This latter ties in with what I was originally taught at University which is that Constable derives from Conné Table - or 'Known at the table' and it referred to the highest ranking commoner, usually the Steward of a castle, was known at (permitted to sit at) the table of the Lord.

    Have you come across this? I can't seem to find any other references to it.
    Hi Richard, I'm glad you're enjoying them!

    I only know of the Latin comes stabuli etymology for Constable, but am intrigued by the Conné Table idea. Sadly I haven't been able to find anything to support it either.

    The fact that the verb connaître has past participle connu, and doesn't conjugate to conné anywhere, makes me slightly sceptical of it, but that's not necessarily a problem - the Latin etymology changes m to nn and drops the s!

    I noticed from my quick searches that Connétable seems to still be an official position (elected parish head) in the Channel Islands, and a Brittany brand of sardines.
    OTOH comes tabulae would work if we think tabula may have supplanted mensa at some stage, and comes (s)tabulae/I are hardly distinguishable.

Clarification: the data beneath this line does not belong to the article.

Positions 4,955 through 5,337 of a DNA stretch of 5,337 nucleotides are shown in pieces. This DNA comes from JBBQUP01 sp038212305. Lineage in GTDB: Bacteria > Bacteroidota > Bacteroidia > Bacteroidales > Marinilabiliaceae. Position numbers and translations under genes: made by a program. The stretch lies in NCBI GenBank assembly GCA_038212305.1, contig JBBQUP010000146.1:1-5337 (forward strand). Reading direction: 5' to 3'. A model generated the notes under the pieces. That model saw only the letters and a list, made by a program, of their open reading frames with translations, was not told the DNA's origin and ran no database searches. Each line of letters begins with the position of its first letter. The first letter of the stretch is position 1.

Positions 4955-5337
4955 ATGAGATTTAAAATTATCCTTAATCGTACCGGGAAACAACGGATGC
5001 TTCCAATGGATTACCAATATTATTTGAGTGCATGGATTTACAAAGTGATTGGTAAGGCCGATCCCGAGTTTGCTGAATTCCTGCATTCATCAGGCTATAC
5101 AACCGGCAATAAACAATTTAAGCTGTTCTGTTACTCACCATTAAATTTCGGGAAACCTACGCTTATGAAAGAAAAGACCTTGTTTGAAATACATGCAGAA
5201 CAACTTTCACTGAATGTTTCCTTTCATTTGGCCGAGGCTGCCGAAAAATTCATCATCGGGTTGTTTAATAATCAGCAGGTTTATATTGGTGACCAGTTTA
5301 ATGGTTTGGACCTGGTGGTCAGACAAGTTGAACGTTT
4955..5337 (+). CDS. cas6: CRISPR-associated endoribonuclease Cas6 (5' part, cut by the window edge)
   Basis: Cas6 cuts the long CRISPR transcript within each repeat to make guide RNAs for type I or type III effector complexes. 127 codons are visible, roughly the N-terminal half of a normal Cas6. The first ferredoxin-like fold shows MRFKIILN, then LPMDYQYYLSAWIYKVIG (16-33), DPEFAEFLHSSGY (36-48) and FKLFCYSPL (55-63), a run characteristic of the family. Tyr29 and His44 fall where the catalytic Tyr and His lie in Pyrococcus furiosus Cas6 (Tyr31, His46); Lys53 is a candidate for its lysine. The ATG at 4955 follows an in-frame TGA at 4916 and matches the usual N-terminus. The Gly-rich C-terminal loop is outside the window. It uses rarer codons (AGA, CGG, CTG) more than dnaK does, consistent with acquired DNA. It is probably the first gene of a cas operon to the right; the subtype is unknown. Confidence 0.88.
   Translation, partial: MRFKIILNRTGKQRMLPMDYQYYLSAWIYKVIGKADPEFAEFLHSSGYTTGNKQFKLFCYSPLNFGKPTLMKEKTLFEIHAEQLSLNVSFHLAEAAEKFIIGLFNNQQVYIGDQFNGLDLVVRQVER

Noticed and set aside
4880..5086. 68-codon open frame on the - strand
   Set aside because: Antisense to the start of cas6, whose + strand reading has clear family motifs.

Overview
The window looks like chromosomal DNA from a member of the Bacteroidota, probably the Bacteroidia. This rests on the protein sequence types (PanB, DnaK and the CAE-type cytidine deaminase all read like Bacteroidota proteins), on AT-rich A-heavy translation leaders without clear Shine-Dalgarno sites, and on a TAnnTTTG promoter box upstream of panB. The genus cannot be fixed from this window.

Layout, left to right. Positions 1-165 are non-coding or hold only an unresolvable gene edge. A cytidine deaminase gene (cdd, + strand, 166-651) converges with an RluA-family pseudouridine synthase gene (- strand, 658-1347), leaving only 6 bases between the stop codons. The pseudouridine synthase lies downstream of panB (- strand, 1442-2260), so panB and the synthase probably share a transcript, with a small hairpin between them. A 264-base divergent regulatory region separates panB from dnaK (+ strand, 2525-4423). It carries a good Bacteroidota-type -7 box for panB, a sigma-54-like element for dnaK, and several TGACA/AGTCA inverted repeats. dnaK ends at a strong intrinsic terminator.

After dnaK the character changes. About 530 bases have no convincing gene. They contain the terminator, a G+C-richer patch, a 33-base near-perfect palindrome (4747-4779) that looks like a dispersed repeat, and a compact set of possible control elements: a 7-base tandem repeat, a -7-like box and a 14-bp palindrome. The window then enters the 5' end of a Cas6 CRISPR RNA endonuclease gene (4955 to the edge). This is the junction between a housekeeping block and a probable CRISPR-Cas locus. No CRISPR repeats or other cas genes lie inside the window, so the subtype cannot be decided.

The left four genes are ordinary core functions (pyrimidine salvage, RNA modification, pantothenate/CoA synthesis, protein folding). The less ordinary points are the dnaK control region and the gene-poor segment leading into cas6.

Evening both.

    "Constable" is still an office in certain parts of the Church of England, with the position going back nearly 1000 years. CofE tradition often acts as a lens onto older offices and language, often for example parish boundaries still follow medieval boundaries.

    There are several Cathedrals (eg York Minster) that have Cathedral Constabularies, who are responsible for security in the Cathedral and its precincts (another similar word), and specifically night watch. In York Minster it dates back to 1109.

    I also know of one Cathedral with a (hopefully unused now) prison cell - Durham. But there must be others.

    The Churchwarden of a normal parish church is also a constable (not sure how formal the title is) in that they have an extant power of arrest for offences committed in the church / churhyard. Ecclesiastical Jurisdiction Act iirc.

    One more. In one British translation of the Bible - I think the New English Bible from around 1950-60 - the word "Constable" is used in a parable about settling disputes. Also one American version from the 1970s - the New American Standard Bible, Luke 12:58: